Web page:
New Brunswick’s highest court has rejected a bid by the Crown to put a man from Tobique First Nation back in prison, after he wasn’t given his medication while incarcerated on a drug-trafficking charge.
Timothy Anthony Sappier was convicted on Aug. 8 last year of conspiracy to traffic in methamphetamine and sentenced to 30 months in prison.
Sappier filed an appeal in October and was granted release from prison on Dec. 19 by the New Brunswick Court of Appeal, pending its decision.
Two days later, it’s alleged, Sappier stole a bottle of water from a local convenience store and then threw $1,400 cash in the parking lot when he left the store.
RCMP Cpl. Martin Van Dijk, who arrested him that day, was so concerned about Sappier’s mental health that he took him to the hospital in Perth-Andover for assessment, states a Court of Appeal ruling.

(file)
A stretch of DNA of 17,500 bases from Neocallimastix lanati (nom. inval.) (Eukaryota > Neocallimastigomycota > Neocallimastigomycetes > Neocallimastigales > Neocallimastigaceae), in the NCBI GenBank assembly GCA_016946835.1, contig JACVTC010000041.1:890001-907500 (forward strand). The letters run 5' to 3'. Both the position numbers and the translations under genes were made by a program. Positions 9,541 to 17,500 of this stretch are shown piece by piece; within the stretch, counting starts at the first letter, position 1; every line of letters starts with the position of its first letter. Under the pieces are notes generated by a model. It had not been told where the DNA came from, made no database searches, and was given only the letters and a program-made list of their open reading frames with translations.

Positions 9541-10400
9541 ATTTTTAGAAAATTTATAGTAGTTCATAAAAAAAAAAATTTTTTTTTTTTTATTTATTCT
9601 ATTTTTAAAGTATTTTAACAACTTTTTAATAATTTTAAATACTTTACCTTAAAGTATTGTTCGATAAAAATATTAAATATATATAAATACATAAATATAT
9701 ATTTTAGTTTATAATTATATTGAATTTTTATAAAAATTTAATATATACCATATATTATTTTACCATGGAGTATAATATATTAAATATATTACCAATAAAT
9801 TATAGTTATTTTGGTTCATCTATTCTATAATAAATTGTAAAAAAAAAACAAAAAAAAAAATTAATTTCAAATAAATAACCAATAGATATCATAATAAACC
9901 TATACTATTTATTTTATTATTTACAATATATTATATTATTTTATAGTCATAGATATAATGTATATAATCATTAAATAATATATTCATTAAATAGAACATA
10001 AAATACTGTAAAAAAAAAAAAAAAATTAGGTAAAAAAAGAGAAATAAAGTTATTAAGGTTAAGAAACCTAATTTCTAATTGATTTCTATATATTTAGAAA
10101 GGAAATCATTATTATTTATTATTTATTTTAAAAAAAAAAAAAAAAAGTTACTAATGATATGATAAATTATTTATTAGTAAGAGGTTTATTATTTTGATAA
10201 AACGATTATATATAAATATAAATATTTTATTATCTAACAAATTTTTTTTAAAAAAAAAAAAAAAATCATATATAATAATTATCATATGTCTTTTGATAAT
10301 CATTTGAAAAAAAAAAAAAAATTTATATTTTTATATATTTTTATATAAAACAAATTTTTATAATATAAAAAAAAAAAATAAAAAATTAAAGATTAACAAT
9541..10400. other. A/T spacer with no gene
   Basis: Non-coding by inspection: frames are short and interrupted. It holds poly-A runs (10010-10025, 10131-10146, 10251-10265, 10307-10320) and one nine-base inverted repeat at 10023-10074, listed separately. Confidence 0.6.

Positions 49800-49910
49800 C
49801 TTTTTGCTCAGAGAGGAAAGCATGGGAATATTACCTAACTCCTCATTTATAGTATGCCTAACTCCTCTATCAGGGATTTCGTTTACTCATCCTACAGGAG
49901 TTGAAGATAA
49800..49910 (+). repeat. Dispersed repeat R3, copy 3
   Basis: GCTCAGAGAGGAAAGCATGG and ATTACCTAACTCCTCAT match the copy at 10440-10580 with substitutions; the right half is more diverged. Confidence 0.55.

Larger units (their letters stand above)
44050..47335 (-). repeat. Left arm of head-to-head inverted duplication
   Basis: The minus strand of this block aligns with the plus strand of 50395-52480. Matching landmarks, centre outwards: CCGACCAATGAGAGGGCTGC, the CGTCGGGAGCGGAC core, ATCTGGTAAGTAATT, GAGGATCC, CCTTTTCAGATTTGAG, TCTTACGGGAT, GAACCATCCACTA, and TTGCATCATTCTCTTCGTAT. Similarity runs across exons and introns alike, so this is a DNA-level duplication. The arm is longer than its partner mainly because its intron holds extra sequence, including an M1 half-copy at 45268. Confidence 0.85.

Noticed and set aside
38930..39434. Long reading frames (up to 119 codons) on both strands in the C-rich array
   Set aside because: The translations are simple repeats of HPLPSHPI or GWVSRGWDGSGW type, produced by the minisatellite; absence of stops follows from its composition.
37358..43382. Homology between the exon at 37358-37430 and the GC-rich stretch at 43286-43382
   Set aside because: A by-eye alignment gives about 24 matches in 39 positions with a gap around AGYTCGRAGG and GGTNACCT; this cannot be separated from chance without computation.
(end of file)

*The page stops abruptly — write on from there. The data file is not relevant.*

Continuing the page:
Sappier was then admitted to the Dr. Everett Chalmers Regional Hospital in Fredericton on an involuntary basis and, following a subsequent appearance in provincial court in Woodstock, was sent to the Restigouche Hospital Centre in Campbellton for a 30-day psychiatric assessment.
No medication in prison
In a decision dated March 21, Court of Appeal Justice Barbara Baird states Sappier has suffered from a mental disorder for a number of years and his treatment required him to take medication on a daily basis.
“While he was incarcerated, Mr. Sappier did not have any access to, or he did not receive his medication,” writes Baird in her ruling. “Either way, it is apparent his mental condition deteriorated to the point where, on his release, he was disoriented and delusional.”
‘It is apparent his mental condition deteriorated to the point where, on his release, he was disoriented and delusional.’
– Barbara Baird, Court of Appeal justice
The Crown wanted Sappier’s interim release pending his appeal to be revoked because of the charges resulting from the Dec. 21 incident.
Baird rejected that request.